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The secret to gluten-free pie crust? The folks at Craft Kafe offer cooking tips

ST. PETERSBURG — They begin around 5 a.m. every day, pouring grains like brown rice, basmati and sorghum into a stone mill the size of a small table. It's the base for a gluten-free flour blend that is crucial to Craft Kafe's mission: to remain entirely gluten-free.

The cafe in west St. Petersburg, which serves coffee and dozens of gluten-free and sometimes vegan pastries plus lunch and dinner items, opened a couple years ago when Teddy Skiadiotis saw a need in the community for a place that did not dabble in any gluten. Owners Skiadiotis and Ed Briones are currently in the process of expanding, opening a second location in downtown St. Petersburg in the coming months.

I sat down with Briones and Skiadiotis at that location, still a work in progress but taking shape in the spot where the Patanegra tapas restaurant used to be, to talk about gluten-free baking. Specifically, pies. For the holidays, they make full-size versions of dutch apple, pecan and pumpkin.

My first question was pretty basic: How do you make everything taste so good, so gluteny?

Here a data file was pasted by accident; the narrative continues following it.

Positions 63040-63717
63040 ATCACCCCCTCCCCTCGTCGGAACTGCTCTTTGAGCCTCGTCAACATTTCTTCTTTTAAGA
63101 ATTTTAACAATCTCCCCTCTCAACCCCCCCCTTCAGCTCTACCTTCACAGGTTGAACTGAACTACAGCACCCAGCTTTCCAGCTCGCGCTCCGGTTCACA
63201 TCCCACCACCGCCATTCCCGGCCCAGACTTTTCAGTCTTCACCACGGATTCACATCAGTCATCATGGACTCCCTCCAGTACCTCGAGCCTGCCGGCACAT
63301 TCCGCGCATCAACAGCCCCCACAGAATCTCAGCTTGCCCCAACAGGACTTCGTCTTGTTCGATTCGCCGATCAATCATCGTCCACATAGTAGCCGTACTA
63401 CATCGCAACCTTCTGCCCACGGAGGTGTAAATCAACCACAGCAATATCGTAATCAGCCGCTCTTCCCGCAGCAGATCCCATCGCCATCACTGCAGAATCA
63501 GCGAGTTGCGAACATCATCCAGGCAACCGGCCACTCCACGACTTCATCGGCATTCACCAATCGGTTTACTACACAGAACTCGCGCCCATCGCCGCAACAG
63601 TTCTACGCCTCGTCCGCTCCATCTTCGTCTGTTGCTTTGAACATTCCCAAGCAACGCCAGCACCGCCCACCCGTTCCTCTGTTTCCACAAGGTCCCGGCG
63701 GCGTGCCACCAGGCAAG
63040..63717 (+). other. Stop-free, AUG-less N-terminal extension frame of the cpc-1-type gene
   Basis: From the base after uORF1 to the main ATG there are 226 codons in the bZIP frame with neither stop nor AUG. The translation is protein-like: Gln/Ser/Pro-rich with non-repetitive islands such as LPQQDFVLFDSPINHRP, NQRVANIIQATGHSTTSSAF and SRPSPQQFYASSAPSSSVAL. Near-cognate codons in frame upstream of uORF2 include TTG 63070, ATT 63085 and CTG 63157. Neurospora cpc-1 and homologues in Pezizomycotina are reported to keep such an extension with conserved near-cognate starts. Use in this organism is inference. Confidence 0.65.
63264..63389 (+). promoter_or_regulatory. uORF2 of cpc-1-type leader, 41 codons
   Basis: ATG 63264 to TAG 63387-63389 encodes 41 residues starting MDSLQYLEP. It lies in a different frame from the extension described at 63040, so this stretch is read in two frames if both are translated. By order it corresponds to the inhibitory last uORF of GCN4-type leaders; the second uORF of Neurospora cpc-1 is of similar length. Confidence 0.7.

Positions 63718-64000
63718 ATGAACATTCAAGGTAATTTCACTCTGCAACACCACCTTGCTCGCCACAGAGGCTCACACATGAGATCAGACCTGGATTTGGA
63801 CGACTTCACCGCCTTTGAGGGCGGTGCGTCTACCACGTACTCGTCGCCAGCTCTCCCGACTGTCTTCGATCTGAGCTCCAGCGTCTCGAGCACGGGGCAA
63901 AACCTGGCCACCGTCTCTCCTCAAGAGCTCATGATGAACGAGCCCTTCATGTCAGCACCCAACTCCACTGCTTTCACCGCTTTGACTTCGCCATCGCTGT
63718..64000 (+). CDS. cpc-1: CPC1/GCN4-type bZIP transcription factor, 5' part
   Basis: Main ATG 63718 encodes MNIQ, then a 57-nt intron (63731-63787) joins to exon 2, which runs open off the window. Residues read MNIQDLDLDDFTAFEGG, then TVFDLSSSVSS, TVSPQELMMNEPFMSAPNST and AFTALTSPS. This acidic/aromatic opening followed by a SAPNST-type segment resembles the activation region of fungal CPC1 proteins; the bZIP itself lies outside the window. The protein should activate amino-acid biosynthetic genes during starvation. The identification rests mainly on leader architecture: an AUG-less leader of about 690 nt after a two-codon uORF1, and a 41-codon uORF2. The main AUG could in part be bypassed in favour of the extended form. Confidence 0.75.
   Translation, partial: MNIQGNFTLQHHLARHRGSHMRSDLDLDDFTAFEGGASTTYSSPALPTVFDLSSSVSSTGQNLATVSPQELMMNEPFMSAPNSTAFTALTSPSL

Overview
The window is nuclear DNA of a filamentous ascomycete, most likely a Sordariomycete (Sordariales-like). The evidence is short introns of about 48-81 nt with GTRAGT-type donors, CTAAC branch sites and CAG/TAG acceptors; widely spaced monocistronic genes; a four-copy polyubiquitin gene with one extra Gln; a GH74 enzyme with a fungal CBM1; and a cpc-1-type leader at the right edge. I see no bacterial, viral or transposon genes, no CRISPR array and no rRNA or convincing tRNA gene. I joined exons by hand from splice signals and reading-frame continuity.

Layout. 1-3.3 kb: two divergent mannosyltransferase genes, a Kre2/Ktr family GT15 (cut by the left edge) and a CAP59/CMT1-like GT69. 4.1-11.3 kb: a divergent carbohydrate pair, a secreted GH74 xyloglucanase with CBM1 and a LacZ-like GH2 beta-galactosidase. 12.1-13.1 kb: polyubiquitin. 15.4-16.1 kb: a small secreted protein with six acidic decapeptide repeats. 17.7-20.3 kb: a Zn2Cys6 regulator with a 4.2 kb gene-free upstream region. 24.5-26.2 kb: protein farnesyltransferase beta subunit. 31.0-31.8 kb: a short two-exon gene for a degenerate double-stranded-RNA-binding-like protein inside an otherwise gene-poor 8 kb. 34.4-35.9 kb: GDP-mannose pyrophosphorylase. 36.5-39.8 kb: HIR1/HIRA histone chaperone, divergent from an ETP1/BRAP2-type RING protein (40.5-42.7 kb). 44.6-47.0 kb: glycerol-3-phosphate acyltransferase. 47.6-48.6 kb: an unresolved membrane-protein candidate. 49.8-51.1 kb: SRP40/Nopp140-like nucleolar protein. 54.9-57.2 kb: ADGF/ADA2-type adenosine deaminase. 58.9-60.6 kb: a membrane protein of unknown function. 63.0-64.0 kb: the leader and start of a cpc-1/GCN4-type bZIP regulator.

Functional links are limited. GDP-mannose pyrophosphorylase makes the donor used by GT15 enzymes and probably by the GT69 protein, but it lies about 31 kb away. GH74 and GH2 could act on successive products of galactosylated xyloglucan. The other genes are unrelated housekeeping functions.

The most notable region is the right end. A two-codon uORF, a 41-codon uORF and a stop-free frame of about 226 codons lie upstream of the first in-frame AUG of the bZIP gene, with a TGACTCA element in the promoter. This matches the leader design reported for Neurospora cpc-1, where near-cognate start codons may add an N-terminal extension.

Craft Kafe's quiche and many of their pastries taste like they're made with regular flour, those quiches sitting on a knockout flaky crust that does not resemble the often crumbly or tasteless qualities of gluten-free baked goods.

It all starts with that mill, and making their own base for what will become an otherwise traditional pate brisee crust, a basic pie crust made from flour and butter.

Briones, who has worked in the restaurant industry for more than two decades, makes it all sound relatively simple, but admits it takes a fair amount of technique to perfect. (Skiadiotis says he's being modest.) Still, the steps mirror that of making regular pie crust, and Briones' tips apply to either side of the gluten aisle:

• When you mix the butter into the flour, it should look like Parmesan cheese; larger chunks won't go over as well.

• A food processor is the best way to combine ingredients. Flour, butter, liquid; pulse a couple of times (don't let it run) until the butter looks like Parm, then pour the mixture onto a table and get to work kneading the dough.

• Use cornstarch when rolling out the dough, or handling it in any way. This is a great gluten-free alternative to flour, but also an ideal counter-topper when rolling out regular pie crust, too.

• Keeping everything cold is the most important thing. Freeze the dough after it's made and shaped into whatever pan you are using; freeze the tools beforehand.

Gluten-free or not, you have to have your head in the game when crafting crust. This is not the time for dilly dallying. There are pies to be made, and eaten.

Contact Michelle Stark at or (727) 893-8829. Follow @mstark17.